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Growing Pains

Growing Pains

1934 – Internal Problems

The period between 1934 and 1946 was a traumatic time for SBCI and its members, but at the end of this period, the club was stronger and more independent, able to steer its own course to the thriving club it has become today.

Prior to 1934, the cricket club was funded by normal match fees and a ‘cut’ it received from the Institute’s fund raising activities.  The cricketers contributed to events such as bazars as they were primarily members of the Institute, not just the cricket club.

Part of the Club’s commitment was to pay an annual rent to the Institute’s Management Committee.  These payments had, apparently, lapsed and in 1934 this committee adopted the resolution:-

“That the Cricket Section be not allowed use of the playing field unless they can guarantee their rent”.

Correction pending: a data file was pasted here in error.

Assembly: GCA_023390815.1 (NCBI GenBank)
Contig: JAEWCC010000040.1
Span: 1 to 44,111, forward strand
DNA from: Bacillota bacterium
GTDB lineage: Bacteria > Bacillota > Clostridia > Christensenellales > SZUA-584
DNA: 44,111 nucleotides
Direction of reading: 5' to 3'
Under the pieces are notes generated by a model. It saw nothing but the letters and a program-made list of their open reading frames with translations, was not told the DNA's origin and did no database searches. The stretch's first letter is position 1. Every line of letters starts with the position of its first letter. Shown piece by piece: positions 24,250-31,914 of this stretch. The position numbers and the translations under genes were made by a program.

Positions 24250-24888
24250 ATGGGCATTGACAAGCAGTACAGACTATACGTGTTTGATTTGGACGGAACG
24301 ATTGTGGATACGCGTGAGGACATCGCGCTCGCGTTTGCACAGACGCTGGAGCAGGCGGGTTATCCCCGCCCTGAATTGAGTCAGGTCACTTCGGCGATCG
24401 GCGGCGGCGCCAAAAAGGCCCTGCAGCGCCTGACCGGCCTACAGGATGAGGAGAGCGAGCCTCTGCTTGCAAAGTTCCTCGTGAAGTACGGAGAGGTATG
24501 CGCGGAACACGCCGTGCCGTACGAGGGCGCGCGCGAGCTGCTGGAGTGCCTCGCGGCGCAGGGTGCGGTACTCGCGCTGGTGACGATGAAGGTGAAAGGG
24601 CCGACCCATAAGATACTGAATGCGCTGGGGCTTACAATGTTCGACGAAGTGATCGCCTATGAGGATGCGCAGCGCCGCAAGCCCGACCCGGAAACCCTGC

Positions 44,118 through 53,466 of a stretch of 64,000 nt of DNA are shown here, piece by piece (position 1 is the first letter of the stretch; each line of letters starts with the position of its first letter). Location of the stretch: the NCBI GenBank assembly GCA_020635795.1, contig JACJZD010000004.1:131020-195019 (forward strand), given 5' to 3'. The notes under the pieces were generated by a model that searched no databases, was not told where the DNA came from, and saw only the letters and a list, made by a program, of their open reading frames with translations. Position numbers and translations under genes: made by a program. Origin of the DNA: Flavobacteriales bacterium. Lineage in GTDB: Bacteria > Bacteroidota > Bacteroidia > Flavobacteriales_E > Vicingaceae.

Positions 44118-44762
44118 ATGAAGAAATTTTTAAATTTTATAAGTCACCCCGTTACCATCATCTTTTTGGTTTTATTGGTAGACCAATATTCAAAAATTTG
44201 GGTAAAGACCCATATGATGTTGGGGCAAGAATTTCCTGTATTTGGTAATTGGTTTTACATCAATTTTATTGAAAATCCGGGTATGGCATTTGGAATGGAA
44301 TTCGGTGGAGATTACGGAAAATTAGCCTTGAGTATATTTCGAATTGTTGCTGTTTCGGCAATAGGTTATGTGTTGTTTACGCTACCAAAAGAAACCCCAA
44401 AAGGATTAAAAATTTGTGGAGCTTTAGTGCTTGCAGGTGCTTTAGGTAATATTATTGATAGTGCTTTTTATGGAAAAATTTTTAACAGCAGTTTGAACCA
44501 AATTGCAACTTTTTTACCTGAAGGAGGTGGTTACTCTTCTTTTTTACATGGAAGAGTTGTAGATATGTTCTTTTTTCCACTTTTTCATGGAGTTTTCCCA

The Cricket Section Replied:-

“We regret that the Management Committee have seen reason to censure that section….. the Cricket Section has always been more or less subsidised from the Institute funds, further, up to 1934, the Cricket Section were not allowed to organise events for the purpose of raising funds, owing to the existence of a Social Committee”.

Although still subsidised by Institute events such as jumble sales and the Christmas Club, the Cricket Section needed more funds.  The cricket committee requested a 12 month abeyance before any action was taken and embarked on frantic fund-raising preparations.

Motivated more by survival than aspiration, the committee began to adopt the methods of clubs with much greater manpower, financial turnover and security.

Bi-annual ‘Whist Drive and Dances’ were organised for February and October, and membership cards and fixture lists were printed (their costs covered by advertisements).

Old members and friends were cajoled to renew their interest in the Club.

By 1936, annual rent for the field was £8 8s and the club’s ongoing financial struggles are hinted during the winter of 1937-38.

The pitch was re-turfed ‘using sods from our own field’ and bitter objections were raised to an invoice for 13 hours rolling over two days when the committee had only requested eight hours rolling on one day.

To pay for this work the club embarked on a ‘mile of pennies’ scheme and a thousand envelopes were printed and distributed around the district.